Retail Logistics Revolution: BOPIS for the New Normal
If planned properly, the “Buy Online, Pick Up in Store” fulfillment model is a valuable tool in the competitive e-commerce space.
A BOPIS strategy fortifies a shipper’s brand equity by consistently satisfying the retailer’s replenishment needs. Retailers add a layer of customer convenience and gain additional sales from online shoppers who buy more items once they arrive at the store. Last-mile delivery costs, which today account for up to 20 percent of a product’s total shipping charges, are reduced because the customer is going to the product, not the other way around.
The devil is in the retail logistics execution.
Delivering an elevated client experience relies on mastery of the many variables comprising a successful BOPIS program.
- Retailer visibility into supplier production and replenishment flow.
- Inventory management to support order fulfillment when – and where – the customer arrives.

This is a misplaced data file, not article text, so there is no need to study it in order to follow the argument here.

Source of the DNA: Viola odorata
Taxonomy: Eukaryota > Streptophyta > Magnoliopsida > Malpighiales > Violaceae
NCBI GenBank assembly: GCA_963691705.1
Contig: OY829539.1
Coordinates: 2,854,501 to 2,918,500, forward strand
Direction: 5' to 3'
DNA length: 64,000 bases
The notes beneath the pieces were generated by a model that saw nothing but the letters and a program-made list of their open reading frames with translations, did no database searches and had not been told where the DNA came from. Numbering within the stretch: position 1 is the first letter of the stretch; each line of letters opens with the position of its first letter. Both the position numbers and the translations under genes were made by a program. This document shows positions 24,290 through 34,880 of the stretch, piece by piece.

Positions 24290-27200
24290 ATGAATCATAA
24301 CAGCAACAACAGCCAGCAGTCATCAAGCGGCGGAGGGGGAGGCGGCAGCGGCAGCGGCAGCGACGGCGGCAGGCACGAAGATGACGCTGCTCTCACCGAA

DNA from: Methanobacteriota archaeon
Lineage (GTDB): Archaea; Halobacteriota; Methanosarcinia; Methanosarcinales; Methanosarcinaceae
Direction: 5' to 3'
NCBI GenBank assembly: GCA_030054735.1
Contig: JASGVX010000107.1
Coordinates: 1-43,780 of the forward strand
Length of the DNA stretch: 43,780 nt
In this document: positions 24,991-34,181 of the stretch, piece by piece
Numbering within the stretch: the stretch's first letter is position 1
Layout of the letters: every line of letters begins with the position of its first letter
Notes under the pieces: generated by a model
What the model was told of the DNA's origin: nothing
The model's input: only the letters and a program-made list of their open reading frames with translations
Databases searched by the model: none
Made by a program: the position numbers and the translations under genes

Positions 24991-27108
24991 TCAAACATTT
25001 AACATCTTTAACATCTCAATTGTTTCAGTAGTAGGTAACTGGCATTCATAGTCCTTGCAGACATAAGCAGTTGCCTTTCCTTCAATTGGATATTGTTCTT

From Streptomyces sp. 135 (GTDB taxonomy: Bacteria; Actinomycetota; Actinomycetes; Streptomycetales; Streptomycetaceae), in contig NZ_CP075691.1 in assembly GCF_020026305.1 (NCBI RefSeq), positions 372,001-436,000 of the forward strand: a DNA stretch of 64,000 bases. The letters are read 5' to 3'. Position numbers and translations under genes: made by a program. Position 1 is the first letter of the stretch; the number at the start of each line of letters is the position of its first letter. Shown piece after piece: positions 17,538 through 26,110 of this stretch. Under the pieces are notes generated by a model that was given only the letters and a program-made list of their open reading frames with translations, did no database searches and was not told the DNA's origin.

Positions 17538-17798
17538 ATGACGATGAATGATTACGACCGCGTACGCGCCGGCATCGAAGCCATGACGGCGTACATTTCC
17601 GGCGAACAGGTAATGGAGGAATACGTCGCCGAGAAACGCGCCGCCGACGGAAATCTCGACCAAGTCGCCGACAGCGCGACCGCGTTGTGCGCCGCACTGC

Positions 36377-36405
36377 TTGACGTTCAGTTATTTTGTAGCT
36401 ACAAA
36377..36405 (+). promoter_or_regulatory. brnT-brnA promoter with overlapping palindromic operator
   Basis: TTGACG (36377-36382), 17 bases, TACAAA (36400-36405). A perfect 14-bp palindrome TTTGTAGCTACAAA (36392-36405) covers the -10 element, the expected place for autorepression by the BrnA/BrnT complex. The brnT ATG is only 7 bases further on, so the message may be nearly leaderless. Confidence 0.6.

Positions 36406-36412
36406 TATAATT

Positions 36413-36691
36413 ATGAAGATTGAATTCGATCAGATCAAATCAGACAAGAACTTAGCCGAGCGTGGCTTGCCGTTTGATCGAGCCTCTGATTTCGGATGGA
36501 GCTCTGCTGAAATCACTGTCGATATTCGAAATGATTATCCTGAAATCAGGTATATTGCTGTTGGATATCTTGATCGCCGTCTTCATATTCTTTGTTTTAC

- Cost management to align service levels, customer expectations and financial goals.
An optimal experience, both in-store and online, builds brand loyalty and strengthens the bonds between shippers, retailers and the shared customers you serve.
BOPIS FOR THE HOLIDAYS… AND BEYOND
We are in a changed world of retail fulfillment. The traditional binary model of product flow from the manufacturer to the distribution center to the store is being replaced by the “buy anywhere, get anywhere, from anyone” paradigm. The migration was apparent before the COVID-19 pandemic. It will only accelerate in its wake.
Inventory visibility is paramount. Retailers need to manage replenishment flow effectively to protect inventory for the in-store experience. They also must ensure sufficient goods are available to support online growth. Visibility capabilities tested during the pandemic will come under more pressure during peak shipping seasons, when the traditional holiday-buying frenzy converges with elevated e-commerce activity.
BOPIS and its cousin, the “Buy Online, Pick Up At Curbside” (BOPAC) model, will be more prevalent than ever during the 2020 holidays. These are not just holiday fads. They will far outlast the pandemic. Many consumers accustomed to – and delighted with – their BOPIS and BOPAC experiences may never shop in a physical store again.
Welcome to the “New, Never Normal.”